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Darwin-L Message Log 6:96 (February 1994)

Academic Discussion on the History and Theory of the Historical Sciences

This is one message from the Archives of Darwin-L (1993–1997), a professional discussion group on the history and theory of the historical sciences.

Note: Additional publications on evolution and the historical sciences by the Darwin-L list owner are available on SSRN.


<6:96>From GGALE@VAX1.UMKC.EDU  Wed Feb 23 22:28:40 1994

Date: Wed, 23 Feb 1994 22:28:50 -0600 (CST)
From: GGALE@VAX1.UMKC.EDU
Subject: Re: DARWIN-L digest 155
To: darwin-l@ukanaix.cc.ukans.edu

John Sutton raises some interesting questions about 'superposition' and its
possible interdisciplinary radiation. I can say nothing about the latter
point (beyond noting that superposition, like other wave-notions, e.g.,
resonance, 'vibrations', etc., is ripe/rife for/in extensions beyond their
initial domain).
Waves, unlike material particles, may be in the same place at the same time.
Imagine two talented folks perched at opposite ends of a rope of just the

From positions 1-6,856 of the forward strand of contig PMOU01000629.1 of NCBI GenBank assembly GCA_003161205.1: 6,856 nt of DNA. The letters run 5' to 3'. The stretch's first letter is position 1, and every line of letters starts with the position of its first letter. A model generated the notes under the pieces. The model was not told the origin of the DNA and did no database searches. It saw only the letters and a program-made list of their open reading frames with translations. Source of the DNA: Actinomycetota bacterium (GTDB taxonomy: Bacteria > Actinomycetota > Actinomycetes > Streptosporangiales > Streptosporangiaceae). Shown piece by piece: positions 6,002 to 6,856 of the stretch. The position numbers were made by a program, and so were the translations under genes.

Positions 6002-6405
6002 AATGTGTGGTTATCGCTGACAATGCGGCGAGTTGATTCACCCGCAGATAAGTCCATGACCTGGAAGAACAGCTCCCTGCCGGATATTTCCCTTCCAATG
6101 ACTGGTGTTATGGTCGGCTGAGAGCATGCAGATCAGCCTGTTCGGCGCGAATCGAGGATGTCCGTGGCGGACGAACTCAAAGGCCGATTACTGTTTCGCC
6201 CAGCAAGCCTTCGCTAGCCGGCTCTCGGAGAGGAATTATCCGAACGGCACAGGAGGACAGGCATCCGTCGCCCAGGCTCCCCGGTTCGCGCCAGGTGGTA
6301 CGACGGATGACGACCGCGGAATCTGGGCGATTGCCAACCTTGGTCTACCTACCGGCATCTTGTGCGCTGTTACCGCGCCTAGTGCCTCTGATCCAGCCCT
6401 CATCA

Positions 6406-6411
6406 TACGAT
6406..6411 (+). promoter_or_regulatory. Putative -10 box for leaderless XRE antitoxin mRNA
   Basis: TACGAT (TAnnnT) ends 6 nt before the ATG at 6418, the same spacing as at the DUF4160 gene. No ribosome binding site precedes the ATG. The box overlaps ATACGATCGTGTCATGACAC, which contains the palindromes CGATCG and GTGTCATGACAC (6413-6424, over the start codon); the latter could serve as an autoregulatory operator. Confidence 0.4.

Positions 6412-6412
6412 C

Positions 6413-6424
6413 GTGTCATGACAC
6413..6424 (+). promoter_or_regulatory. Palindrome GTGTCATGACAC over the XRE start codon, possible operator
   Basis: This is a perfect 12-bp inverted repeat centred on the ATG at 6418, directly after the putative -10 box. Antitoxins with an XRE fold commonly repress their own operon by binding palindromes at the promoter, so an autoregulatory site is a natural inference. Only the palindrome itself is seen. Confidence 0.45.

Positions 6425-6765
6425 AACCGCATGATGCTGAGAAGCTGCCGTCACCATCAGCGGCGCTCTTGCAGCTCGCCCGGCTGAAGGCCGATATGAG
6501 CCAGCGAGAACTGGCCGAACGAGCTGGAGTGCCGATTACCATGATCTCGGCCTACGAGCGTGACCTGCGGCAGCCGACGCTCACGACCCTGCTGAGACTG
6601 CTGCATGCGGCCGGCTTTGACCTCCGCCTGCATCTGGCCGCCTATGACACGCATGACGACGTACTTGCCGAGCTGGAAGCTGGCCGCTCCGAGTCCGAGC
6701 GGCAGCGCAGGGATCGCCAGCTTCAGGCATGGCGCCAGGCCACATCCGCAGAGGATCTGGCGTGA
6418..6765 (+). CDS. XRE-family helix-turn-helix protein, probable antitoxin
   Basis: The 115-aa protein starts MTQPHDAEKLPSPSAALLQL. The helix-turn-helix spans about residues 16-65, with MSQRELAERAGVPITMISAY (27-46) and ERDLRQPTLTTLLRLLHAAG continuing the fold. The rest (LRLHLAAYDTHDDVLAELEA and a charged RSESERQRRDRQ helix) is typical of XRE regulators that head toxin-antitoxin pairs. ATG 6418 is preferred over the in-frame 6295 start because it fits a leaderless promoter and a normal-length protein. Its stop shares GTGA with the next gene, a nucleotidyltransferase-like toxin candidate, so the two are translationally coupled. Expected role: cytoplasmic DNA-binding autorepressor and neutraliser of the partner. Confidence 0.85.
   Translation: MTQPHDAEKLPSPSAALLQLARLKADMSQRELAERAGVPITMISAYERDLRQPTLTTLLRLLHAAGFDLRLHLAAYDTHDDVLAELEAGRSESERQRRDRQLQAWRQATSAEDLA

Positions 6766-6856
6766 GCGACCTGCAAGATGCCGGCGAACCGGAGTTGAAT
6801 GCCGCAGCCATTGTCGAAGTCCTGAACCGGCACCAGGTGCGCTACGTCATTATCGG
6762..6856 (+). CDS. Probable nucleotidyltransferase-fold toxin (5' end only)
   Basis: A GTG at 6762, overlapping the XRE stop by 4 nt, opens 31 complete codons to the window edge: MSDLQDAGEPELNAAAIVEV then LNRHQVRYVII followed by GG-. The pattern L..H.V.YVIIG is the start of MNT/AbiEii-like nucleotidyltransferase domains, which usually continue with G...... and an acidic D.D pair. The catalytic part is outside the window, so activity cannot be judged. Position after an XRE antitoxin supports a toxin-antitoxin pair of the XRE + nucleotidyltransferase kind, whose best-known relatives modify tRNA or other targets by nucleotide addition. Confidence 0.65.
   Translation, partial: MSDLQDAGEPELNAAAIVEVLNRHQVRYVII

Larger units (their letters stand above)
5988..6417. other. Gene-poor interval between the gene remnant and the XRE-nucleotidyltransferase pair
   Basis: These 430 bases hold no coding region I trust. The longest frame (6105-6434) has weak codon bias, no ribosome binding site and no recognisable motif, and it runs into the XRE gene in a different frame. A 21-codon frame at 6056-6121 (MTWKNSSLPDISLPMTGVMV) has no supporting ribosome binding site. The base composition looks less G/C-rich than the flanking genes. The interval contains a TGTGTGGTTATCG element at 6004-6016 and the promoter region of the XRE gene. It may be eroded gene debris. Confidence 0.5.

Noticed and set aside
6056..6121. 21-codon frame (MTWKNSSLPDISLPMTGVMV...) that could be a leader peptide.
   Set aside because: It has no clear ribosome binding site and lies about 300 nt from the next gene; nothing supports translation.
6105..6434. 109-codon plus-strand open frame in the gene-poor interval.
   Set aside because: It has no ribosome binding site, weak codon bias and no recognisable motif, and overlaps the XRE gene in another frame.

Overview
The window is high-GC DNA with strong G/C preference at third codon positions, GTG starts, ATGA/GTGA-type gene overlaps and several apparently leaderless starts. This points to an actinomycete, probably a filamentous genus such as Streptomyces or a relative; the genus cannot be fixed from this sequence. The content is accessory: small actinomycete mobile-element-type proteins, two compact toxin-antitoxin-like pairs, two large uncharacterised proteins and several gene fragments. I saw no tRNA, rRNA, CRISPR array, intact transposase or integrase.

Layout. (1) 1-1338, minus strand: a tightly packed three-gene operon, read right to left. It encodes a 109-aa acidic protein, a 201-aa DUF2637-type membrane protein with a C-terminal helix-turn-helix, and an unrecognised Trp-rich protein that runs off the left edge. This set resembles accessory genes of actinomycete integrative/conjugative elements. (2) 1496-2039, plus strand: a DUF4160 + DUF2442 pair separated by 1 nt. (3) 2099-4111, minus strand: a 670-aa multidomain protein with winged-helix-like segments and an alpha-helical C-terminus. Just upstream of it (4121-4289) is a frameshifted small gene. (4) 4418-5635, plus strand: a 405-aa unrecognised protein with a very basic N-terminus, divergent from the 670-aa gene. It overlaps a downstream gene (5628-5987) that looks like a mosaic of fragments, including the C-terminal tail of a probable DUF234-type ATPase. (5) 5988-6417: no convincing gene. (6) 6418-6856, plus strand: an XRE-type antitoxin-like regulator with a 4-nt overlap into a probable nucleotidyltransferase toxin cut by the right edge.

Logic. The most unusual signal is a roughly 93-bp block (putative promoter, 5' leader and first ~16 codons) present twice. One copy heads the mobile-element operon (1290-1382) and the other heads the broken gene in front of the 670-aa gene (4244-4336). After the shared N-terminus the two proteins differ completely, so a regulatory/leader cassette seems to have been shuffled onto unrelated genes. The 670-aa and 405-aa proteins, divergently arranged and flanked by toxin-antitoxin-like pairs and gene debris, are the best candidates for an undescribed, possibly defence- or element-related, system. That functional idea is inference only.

right texture, density, and tension. If both rapidly jerk the rope just
right, simultaneously, two travelling waves of unique shape proceed from
each end toward one another. From the first contact of the two leading-edges
of the travelling waves (think of them as moving geometrical distortions to
the original figure of the rope) the two travelling waves are superposed.
Depending on the relations between each wave's rising and ralling elements,
the risings and fallings will either add to or subtract from each other.
This is interference. The waves pass through each other, maintaining
their 'identity' (such as they are) at every moment, until they emerge as
individuals again.
So far as I understand the situation (and I have only the elementary
understanding you see before your eyes), nothing is lost nor gained of the
original character (amplitude & wavelength) of the two initial waves.

I don't know if this is any help. Hope so.
George
ggale@vax1.umkc.edu

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